Chicago officials outline public safety plan for Memorial Day weekend

Chicago officials are on high alert to prepare for Memorial Day weekend. With dozens of events planned across the city, the Chicago Police Department is stepping up patrols.

The CPD canceled days off for uniformed officers between May 24 and May 31 and could assign 12-hour shifts.

“Planning for this weekend began months ago and has accelerated exponentially in recent weeks,” Mayor Lori Lightfoot said.

Between the reopening of the city’s beaches and more than 40 events scheduled over the holiday weekend, the unofficial start to summer in Chicago is sure to be packed!

This is why you will see a greater police presence in and around the city center. The increased security will be noticeable at the Sueños Music Festival in Grant Park, the Coldplay concert at Soldier Field and the Crosstown Classic, among other events.

“In these areas we will have more bicycle and foot patrols to improve safety during all these major events,” the superintendent said. David Brown, Chicago Police Department. “We will also continue to strengthen our transit system. We have made many roll calls and maintained uniform visibility throughout CTA – both on platforms, at landlines and on trains.”

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“Let me also be clear, these activations are not and will not be for those who believe they can wreak havoc,” Lightfoot said.

A 10 p.m. curfew is in effect seven days a week for anyone 17 and under. Additionally, anyone under the age of 18 visiting Millennium Park after 6 p.m. Thursday through Sunday must be accompanied by an adult 21 or older.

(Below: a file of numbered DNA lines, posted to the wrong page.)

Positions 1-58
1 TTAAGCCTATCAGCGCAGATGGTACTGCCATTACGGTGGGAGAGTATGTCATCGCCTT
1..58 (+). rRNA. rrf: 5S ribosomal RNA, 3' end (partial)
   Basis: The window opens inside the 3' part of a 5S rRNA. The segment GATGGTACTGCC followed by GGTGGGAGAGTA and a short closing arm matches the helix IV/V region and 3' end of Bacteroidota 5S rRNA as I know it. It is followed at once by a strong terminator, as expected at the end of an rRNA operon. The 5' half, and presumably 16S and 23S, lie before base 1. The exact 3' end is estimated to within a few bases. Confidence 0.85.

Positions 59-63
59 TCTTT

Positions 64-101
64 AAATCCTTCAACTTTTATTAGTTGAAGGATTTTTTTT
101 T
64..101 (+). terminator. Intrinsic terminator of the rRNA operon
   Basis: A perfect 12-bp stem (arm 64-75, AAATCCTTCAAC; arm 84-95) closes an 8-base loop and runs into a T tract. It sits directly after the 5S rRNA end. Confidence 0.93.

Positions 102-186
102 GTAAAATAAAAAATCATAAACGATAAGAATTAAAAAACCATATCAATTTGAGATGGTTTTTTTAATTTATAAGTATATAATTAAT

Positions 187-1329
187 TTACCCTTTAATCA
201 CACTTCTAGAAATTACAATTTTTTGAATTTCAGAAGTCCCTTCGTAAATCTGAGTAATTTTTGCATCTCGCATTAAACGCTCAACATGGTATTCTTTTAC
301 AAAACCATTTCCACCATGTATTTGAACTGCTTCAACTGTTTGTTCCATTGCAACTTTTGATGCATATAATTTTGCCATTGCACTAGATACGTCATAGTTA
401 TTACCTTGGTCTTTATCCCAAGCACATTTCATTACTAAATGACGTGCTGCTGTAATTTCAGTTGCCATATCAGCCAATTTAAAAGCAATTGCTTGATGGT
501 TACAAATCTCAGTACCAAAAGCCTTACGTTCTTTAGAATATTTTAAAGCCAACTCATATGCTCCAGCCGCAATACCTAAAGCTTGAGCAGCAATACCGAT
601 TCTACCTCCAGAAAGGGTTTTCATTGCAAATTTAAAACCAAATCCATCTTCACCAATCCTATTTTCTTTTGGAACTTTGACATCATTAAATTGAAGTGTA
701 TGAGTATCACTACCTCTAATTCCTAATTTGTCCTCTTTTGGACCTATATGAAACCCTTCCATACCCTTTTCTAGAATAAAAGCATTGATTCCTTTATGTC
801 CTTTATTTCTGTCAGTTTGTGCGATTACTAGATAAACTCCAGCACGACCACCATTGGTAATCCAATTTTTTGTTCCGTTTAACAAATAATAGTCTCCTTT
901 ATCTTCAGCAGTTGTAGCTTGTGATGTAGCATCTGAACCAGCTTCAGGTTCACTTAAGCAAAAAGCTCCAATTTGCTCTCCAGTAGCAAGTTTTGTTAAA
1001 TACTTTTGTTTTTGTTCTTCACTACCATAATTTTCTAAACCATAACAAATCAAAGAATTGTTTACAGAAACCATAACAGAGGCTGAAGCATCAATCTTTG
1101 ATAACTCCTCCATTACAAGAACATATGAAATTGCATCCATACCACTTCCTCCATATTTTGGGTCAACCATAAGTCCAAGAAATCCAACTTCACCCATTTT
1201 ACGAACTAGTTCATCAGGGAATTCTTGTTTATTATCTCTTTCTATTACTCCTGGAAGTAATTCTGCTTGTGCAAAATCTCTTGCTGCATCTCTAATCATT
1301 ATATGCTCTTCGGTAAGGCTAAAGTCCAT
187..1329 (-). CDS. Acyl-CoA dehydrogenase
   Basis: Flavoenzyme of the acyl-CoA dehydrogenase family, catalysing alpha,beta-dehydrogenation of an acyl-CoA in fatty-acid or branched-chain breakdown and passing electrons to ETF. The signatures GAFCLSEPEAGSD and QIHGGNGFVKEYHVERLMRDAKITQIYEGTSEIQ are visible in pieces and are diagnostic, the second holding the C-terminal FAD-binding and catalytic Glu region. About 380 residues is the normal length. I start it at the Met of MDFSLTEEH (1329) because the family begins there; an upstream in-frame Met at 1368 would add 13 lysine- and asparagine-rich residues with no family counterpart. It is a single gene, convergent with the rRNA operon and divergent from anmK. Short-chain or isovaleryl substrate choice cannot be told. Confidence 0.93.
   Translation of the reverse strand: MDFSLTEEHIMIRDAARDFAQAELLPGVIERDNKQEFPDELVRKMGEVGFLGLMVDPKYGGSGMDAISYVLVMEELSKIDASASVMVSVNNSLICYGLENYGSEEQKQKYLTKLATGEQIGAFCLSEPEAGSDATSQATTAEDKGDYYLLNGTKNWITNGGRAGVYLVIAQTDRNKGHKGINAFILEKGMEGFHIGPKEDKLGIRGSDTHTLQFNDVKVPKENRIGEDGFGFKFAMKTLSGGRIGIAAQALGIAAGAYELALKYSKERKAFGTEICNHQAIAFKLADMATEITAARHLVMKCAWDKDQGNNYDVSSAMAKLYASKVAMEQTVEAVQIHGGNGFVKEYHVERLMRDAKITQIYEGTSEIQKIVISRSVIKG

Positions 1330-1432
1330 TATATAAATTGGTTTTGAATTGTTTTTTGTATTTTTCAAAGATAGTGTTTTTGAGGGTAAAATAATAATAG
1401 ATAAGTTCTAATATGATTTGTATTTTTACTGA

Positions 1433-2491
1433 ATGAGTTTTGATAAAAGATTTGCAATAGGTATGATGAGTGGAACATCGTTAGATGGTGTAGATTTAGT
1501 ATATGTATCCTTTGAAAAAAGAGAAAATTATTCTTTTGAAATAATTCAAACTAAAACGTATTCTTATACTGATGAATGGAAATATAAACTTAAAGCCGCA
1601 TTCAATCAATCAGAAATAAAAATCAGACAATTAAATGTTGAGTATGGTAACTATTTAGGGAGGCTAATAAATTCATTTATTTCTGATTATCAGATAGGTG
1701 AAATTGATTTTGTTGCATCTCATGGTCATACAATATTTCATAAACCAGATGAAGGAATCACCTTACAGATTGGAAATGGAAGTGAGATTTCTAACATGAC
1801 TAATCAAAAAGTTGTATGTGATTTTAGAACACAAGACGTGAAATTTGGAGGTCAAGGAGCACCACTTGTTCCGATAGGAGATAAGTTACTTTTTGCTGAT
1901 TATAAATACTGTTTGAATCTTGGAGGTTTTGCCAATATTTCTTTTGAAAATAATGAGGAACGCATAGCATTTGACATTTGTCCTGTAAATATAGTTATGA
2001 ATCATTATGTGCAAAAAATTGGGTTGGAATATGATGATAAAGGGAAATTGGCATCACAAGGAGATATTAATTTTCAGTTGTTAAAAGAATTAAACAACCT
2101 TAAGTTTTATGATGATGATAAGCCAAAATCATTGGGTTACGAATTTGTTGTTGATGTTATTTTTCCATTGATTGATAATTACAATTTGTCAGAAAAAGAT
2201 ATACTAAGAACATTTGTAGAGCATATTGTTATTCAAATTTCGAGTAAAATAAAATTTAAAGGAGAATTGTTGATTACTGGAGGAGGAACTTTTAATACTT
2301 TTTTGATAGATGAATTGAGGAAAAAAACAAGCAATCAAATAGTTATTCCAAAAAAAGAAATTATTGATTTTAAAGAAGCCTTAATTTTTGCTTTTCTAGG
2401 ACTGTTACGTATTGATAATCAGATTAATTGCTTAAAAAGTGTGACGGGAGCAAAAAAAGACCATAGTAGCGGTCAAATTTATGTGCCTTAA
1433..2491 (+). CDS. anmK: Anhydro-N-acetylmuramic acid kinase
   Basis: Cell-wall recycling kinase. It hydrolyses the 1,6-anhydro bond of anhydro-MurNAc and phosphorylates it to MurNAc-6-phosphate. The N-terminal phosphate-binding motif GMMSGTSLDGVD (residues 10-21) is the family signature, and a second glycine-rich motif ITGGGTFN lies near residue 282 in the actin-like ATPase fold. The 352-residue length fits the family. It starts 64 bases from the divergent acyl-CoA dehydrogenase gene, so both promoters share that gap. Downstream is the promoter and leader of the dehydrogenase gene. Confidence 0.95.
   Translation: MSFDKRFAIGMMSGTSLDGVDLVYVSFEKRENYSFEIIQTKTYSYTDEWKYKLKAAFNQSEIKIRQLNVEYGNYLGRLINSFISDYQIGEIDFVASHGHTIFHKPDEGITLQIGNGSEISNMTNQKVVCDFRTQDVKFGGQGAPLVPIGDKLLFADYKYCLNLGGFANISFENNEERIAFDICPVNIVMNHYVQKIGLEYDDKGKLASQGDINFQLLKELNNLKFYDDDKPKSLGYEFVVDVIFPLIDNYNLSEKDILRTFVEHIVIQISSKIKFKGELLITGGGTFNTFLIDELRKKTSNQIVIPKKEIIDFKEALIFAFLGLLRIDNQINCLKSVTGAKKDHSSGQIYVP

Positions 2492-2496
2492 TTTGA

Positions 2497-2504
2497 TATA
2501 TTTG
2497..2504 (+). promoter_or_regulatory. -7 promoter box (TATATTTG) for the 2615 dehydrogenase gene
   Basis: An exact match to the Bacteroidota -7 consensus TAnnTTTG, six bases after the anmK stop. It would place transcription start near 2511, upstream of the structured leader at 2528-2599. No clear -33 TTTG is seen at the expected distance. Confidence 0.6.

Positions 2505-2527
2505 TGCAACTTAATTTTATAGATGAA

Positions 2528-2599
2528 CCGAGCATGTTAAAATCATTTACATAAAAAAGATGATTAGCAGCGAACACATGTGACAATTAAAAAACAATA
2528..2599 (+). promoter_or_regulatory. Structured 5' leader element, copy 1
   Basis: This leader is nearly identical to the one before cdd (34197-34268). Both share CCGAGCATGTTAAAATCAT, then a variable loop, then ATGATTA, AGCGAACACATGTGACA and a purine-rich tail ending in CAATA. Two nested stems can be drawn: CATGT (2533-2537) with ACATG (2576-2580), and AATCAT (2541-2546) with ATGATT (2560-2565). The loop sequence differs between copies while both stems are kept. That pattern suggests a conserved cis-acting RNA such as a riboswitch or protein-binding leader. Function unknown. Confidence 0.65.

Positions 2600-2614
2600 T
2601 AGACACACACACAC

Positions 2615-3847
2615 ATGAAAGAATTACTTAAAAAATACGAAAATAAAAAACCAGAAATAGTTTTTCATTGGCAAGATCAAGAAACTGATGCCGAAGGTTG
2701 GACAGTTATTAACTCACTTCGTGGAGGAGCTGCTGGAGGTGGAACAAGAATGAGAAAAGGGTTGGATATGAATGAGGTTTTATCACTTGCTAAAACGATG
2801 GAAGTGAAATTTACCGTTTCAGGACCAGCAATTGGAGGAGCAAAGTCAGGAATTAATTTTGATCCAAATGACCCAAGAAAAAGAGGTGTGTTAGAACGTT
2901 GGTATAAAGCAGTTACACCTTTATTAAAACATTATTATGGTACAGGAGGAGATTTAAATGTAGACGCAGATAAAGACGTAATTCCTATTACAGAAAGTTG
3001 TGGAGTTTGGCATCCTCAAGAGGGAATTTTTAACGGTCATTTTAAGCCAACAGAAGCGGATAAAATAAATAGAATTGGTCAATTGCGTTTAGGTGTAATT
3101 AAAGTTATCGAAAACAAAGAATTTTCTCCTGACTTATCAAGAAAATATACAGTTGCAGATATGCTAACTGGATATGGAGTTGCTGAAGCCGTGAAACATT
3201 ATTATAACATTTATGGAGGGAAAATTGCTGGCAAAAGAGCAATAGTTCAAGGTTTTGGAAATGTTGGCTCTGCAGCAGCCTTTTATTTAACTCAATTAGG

The change in the curfew from 11 p.m. to 10 p.m. took place following the fatal shooting of a teenager near The Bean – followed a few days later by a chaotic shooting in a McDonald’s Near the north side which killed two people.

“Parents, you need to know where your children are, and specifically you need to accompany your children to enjoy these safe spaces,” Lightfoot said. “We can’t just unload our children and hope for the best.”

Instead of just focusing on what teens can’t do, Mayor Lightfoot said she hopes to steer them toward things they can do safely. Lightfoot said this is a time when the city needs to come together to keep kids safe and engaged.

“I want to be clear: our children are welcome everywhere, wherever they want to be,” Lightfoot said. “It’s their town too, and we shouldn’t be afraid of black and brown kids coming to town.”

Challenger at Ald Town Hall. Ray Lopez (15th Ward) tweeted that Lightfoot is brazen and more concerned with politics than meeting with City Council to find solutions.

In 2021, Chicago recorded its least violent Memorial Day weekend in three years, with three people killed and 34 others injured in shootings across the city.

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